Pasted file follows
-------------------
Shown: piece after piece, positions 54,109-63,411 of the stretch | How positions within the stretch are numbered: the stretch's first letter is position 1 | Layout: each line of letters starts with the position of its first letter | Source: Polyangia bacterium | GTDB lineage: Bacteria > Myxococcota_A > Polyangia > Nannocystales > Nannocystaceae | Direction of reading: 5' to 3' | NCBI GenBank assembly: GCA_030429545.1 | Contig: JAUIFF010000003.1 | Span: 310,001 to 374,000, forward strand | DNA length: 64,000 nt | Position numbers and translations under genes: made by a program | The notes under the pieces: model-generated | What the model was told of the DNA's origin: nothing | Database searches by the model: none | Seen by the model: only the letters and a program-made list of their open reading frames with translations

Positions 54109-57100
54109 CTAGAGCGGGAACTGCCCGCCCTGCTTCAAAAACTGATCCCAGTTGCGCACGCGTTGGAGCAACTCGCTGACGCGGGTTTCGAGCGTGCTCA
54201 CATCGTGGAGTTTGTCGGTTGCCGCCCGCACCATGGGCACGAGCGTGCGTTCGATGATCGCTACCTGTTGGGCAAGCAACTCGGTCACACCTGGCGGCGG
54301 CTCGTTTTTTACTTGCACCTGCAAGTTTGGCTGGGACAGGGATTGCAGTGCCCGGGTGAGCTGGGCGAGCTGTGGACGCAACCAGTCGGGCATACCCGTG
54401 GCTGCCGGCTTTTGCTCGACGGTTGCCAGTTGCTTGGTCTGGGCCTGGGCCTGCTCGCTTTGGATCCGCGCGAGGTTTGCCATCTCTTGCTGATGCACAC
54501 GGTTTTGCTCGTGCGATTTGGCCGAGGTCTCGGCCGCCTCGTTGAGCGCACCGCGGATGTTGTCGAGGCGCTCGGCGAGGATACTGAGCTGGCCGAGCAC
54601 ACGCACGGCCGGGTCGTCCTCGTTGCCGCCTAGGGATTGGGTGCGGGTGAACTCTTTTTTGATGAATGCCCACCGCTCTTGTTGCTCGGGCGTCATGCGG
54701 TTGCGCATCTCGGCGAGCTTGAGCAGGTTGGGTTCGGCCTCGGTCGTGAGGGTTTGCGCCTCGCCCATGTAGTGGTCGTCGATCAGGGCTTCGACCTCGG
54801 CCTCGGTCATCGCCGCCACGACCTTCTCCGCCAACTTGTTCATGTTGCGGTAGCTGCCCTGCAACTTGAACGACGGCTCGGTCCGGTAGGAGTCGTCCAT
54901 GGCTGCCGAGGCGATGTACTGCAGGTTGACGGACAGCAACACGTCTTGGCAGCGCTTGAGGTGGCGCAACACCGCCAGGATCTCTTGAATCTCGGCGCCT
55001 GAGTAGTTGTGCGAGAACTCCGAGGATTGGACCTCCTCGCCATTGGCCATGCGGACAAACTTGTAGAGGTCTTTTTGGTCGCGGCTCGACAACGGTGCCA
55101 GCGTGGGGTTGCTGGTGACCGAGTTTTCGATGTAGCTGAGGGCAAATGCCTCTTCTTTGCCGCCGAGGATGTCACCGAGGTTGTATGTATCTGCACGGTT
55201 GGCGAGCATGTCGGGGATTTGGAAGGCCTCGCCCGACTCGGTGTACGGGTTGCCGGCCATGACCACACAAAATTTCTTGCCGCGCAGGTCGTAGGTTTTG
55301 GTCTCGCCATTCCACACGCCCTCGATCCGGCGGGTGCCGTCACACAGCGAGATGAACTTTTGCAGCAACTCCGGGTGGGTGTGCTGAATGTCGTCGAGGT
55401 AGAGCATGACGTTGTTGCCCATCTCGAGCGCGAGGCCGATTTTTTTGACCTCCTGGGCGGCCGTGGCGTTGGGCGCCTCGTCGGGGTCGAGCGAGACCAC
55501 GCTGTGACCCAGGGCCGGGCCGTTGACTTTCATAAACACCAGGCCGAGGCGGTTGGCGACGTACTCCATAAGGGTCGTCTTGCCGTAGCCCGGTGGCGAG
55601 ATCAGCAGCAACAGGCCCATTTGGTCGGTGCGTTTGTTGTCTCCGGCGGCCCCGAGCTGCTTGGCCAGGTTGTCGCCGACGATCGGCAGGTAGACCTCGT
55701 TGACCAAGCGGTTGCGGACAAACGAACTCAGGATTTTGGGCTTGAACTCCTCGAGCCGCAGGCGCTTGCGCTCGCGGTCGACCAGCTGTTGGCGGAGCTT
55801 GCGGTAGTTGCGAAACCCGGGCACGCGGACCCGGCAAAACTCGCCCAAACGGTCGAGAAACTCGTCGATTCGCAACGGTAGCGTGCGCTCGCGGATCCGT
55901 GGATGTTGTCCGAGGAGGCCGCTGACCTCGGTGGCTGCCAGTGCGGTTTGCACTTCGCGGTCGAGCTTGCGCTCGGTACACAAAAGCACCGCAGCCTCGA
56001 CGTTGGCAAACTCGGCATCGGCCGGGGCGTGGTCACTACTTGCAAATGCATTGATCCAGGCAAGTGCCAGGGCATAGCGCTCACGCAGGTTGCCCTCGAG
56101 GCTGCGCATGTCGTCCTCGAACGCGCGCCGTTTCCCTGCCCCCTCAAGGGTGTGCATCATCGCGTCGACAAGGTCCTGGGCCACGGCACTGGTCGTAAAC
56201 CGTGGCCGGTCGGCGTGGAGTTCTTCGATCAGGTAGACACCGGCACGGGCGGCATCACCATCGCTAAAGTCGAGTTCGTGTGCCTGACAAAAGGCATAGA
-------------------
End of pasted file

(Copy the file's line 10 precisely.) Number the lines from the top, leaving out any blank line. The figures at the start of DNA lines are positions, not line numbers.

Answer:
54801 CCTCGGTCATCGCCGCCACGACCTTCTCCGCCAACTTGTTCATGTTGCGGTAGCTGCCCTGCAACTTGAACGACGGCTCGGTCCGGTAGGAGTCGTCCAT